It was on the first of May when I first began my rambles
When everything was there, both jaunting cars and gambols
I walked along the road which was lined with shining faces
All driving off ding-dong to go and see the races.
Agus faim aris and cruisgin is biod se lan.

Grá mo chroi mo chrúisgín sláinte geal mo vúirnín
Is cuma liom a cúilín veh duv nú bán
Ma fháim arís an crúisgín is biodh sé lán. (sic)

There were fiddlers playing jigs, there were lads and lassies dancing,
And chaps upon their nags round the course they were a-prancing;
Some were drinking whiskey-punch while others bawled out gaily,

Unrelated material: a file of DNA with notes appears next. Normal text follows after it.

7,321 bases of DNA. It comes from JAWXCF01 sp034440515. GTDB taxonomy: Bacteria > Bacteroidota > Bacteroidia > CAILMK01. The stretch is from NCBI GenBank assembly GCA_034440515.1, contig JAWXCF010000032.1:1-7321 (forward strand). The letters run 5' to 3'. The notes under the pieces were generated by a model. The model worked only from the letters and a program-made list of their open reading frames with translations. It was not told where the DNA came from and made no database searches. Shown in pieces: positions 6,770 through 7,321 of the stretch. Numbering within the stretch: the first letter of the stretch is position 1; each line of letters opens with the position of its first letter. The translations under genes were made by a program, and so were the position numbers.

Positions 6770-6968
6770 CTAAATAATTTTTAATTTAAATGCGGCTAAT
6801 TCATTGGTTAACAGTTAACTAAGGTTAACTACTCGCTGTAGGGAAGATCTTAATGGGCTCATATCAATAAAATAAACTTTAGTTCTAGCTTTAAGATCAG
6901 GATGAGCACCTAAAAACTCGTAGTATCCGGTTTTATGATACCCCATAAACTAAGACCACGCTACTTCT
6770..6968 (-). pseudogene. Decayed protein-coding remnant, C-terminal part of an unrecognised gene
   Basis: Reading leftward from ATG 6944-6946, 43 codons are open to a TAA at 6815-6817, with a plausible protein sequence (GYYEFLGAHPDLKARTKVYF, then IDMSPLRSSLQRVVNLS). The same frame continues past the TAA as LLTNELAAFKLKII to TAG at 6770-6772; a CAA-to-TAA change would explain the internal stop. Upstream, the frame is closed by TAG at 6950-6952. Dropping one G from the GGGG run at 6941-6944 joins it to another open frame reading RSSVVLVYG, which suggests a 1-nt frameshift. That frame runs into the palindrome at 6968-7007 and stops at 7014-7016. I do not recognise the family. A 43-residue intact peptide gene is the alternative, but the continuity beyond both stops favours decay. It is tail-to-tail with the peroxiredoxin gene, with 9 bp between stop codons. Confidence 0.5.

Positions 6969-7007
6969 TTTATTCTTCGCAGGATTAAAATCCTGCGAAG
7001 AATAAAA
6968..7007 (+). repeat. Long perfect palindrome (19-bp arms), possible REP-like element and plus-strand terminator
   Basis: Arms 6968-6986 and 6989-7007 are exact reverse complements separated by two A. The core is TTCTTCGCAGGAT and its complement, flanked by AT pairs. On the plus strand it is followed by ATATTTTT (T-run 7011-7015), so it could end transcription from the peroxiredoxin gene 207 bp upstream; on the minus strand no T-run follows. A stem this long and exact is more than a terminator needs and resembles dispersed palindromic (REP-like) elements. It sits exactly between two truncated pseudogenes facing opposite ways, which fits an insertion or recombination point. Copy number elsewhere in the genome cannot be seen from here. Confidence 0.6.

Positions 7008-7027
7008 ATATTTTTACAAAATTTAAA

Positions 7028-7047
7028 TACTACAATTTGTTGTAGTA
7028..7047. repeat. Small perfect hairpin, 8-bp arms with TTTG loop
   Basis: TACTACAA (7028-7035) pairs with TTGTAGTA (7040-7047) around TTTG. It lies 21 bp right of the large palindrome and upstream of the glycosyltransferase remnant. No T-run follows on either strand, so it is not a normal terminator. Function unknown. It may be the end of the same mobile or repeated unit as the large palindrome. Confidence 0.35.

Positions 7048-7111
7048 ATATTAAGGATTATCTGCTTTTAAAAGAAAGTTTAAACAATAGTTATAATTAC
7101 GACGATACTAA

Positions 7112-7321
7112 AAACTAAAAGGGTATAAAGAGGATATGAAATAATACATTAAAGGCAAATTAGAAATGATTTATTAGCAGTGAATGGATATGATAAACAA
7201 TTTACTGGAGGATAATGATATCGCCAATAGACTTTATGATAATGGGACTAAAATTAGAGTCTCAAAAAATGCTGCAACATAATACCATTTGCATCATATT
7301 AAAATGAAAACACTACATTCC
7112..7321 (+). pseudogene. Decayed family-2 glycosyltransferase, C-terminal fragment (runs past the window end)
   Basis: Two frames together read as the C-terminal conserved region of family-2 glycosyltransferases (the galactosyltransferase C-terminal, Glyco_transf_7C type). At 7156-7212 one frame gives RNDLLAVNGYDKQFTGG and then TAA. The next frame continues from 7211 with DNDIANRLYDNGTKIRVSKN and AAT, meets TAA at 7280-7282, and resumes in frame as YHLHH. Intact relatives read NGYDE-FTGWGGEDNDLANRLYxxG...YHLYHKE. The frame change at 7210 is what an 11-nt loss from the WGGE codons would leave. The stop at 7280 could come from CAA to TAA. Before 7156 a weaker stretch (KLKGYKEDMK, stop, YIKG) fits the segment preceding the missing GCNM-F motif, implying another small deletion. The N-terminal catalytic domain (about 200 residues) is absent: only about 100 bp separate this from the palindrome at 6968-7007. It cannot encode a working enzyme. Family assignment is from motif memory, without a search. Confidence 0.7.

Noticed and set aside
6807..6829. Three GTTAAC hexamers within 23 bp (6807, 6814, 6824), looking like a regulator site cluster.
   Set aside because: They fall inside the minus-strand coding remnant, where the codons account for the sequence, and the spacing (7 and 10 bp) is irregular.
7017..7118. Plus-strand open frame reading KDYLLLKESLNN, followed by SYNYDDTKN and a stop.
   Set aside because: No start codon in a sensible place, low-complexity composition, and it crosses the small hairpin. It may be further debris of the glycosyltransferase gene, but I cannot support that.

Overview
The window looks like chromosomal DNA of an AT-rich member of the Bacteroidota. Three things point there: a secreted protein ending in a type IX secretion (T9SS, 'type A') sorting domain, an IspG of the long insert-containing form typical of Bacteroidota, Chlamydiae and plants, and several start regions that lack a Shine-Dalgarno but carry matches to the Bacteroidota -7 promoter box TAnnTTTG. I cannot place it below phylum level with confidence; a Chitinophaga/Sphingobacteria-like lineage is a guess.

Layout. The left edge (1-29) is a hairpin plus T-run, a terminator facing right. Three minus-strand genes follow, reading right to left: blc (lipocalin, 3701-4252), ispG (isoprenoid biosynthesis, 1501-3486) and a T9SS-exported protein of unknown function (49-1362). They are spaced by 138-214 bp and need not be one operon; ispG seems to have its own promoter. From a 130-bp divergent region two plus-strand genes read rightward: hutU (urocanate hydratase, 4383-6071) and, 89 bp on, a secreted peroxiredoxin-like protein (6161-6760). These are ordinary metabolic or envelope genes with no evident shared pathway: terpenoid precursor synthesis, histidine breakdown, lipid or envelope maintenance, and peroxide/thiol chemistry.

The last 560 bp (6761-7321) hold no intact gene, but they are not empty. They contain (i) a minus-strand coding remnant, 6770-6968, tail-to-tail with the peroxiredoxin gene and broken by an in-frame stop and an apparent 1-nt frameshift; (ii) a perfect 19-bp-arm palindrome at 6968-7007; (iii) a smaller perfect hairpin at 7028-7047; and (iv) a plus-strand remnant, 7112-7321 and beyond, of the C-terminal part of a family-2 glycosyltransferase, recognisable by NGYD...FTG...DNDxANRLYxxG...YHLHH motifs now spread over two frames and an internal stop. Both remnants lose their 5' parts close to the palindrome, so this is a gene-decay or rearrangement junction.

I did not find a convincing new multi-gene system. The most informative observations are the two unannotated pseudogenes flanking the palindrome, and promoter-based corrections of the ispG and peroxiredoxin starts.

"Hurrah for Shamrock green and the sprig of sweet shillelagh".

There were betters to and fro to see who would win the races, sirs;
And one of the sporting chaps of course came up to me, sirs,
Says he, "I'll bet you fifty pounds, and I'll put it down this minute".
"Oh then ten to one," says I, "the foremost horse will win it!"

Then the players came to town and a funny set they were, sirs,
I paid my two thirteens to go and see the play, sirs,
They acted kings and cobbler and everything so gaily
That I found myself at home when they struck up "Paddy Carey".

I am a simple Irish lad, to Mullingar I've come, sirs
And to satisfy my mind I mean to have some fun, sirs,
Oh murder, what a precious place, and what a charming city
Where the boys are all so free and the girls are all so pretty.

Transcribed on June 26, 2000 by T. M. Carlsen
Notes from transcriber: spelling and punctuation as in original.